If you’re heading to Australia on a working holiday visa you’d be forgiven for thinking that the only place you could find work is on the East Coast. Big mistake. Read on for three tales of desert stars, secret canyons, buzzing cities and a whole world of working opportunities you’d never even considered. Welcome to Australia’s Northern Territory.
I ended up in the Northern Territory largely by mistake, I decided I would like to go and see Uluru and then head to the West Coast to look for work but when I got to Alice Springs I loved it. It’s a weird wee place but full of character (and characters). I asked the tour company I was travelling with if they had any work and, two years later, I finally left Alice.
Thanks to my job I got to spend my time exploring the Red Centre which is like nothing I’ve ever seen anywhere else in the world, miles and miles of nothing then, suddenly, a small mountain range, or a big red rock! I also travelled the Stuart Highway between Alice and Darwin. As you travel North the landscape very gradually begins to dramatically change, the termite mounds start to appear and they get bigger and bigger until they’re over 7 feet tall. There’s some amazing natural hot springs just south of Darwin (not that you really need warm water in their climate) as well as brilliant waterholes (just make sure you follow all advice regarding the crocs).
Be prepared for heat in the summer in the centre, some days it was so hot the rain evaporated before it even hit the ground! But it can get pretty chilly in the winter especially overnight – more than once I woke up in a frost covered swag. By far my favourite thing to do when I lived in NT was camping, every chance we could we’d grab our swags in the back of a car and head out into the bush, find a spot, light a fire (where there weren’t fire warnings) cook up some food and sleep under the stars. You’ll never get over the amazing view of the stars and milky way from the Aussie outback.
During my first year in Aus I did my 88 days of rural work (to qualify for a 2nd year visa) 8 hours inland from Darwin in a roadhouse right by an aboriginal community. Very long days but I got to see so many places and experience so many things I wouldn’t have if hadn’t ventured out.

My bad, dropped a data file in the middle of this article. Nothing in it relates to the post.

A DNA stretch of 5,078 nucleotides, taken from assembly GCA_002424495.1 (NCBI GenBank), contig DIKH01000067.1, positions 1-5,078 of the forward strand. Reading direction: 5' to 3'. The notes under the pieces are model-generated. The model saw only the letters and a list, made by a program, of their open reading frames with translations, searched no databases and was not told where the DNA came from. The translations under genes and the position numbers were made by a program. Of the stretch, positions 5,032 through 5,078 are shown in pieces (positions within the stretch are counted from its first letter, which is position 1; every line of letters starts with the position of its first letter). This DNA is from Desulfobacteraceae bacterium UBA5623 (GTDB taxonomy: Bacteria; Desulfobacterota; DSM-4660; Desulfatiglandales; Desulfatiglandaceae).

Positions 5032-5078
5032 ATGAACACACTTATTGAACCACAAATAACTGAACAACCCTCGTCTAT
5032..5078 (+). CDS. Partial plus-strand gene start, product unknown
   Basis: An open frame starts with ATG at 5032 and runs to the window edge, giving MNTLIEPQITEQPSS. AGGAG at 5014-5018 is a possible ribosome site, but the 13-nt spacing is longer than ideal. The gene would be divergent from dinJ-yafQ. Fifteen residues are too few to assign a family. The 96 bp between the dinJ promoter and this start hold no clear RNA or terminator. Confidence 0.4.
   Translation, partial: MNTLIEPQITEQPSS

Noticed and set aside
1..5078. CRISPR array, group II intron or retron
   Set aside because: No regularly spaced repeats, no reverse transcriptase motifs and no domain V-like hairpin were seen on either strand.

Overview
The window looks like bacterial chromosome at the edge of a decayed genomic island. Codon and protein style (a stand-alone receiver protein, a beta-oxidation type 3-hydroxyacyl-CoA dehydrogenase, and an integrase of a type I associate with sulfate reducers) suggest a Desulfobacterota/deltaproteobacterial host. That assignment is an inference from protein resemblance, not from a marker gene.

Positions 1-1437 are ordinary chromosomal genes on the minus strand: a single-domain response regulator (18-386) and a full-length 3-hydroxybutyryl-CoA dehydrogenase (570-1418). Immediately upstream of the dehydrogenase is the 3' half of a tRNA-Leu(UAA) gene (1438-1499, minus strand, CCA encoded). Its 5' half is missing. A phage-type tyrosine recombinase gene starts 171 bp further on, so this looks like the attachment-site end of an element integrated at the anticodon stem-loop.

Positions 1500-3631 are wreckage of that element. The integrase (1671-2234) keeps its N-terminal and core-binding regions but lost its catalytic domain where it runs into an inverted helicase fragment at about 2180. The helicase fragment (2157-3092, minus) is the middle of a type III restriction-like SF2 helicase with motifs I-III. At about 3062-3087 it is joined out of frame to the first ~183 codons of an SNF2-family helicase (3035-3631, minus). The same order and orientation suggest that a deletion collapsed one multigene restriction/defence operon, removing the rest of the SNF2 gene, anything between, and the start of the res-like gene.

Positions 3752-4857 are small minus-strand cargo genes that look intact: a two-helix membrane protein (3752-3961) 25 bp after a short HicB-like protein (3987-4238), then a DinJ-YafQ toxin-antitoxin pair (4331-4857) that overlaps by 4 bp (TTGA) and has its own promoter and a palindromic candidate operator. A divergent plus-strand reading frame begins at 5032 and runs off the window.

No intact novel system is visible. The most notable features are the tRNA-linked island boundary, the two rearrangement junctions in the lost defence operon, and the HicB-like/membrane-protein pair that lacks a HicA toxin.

After my first taste of Northern Territory, I spent 9 months of my second year visa in Darwin. I started in a travel shop and, after 6 months, went to work in a bar down the waterfront. We spent our weekends and bank holidays visiting Kakadu and Litchfield National Parks. Dry season is a good time to visit (May-Sept) you can swim in the waterfalls as the crocs have gone. During the wet season they are certain areas which aren’t as easy to access but main roads are still open.
Before we were due to leave the NT we did a 6 day road trip down to Uluru and back up. It was AMAZING! We definitely didn’t leave ourselves enough time as we were up before sunrise and stopped driving after sunset, but this meant we got to cook dinner on a portable stove under incredible stars. We stopped at The Devils Marbles, Daly waters pub, Mataranka Hot springs, Edith Falls and Uluru.
There is no place like the NT, I like to call it the ‘real Australia’. People are happy as long as they have a beer in their hand and a BBQ on the go.
I first arrived in Darwin at the very end of the rainy season so it was still a little bit humid with the occasional down pour but the best thing about going then is that most backpackers tend to wait until the dry season has started so by going a bit earlier it’s a lot easier to get a job.
I worked in a restaurant and bar and also helped host events, such as the Darwin fashion week. I loved it because I got to spend a lot of time outside and it is right on the waterfront so the views are fantastic, especially during lightning storms!
I loved the Mindil Beach Markets in Darwin, they’re on every Thursday and Sunday and you can go and watch the sunset and have street food from around the world!
Litchfield National Park and Kakadu National Park are also both amazing. They have waterfalls and natural pools that you can go swimming in…but watch out for the crocs! For Kakadu, I’d spend at least 1 night there as it’s huge and there’s lots to see. My favourite thing about Kakadu was climbing up to the top of a cliff, a good couple of hundred meters above he ground, and discovering some pools at the top that had been heated by the sun. The views from there were incredible and I really felt like I was looking out over the whole world.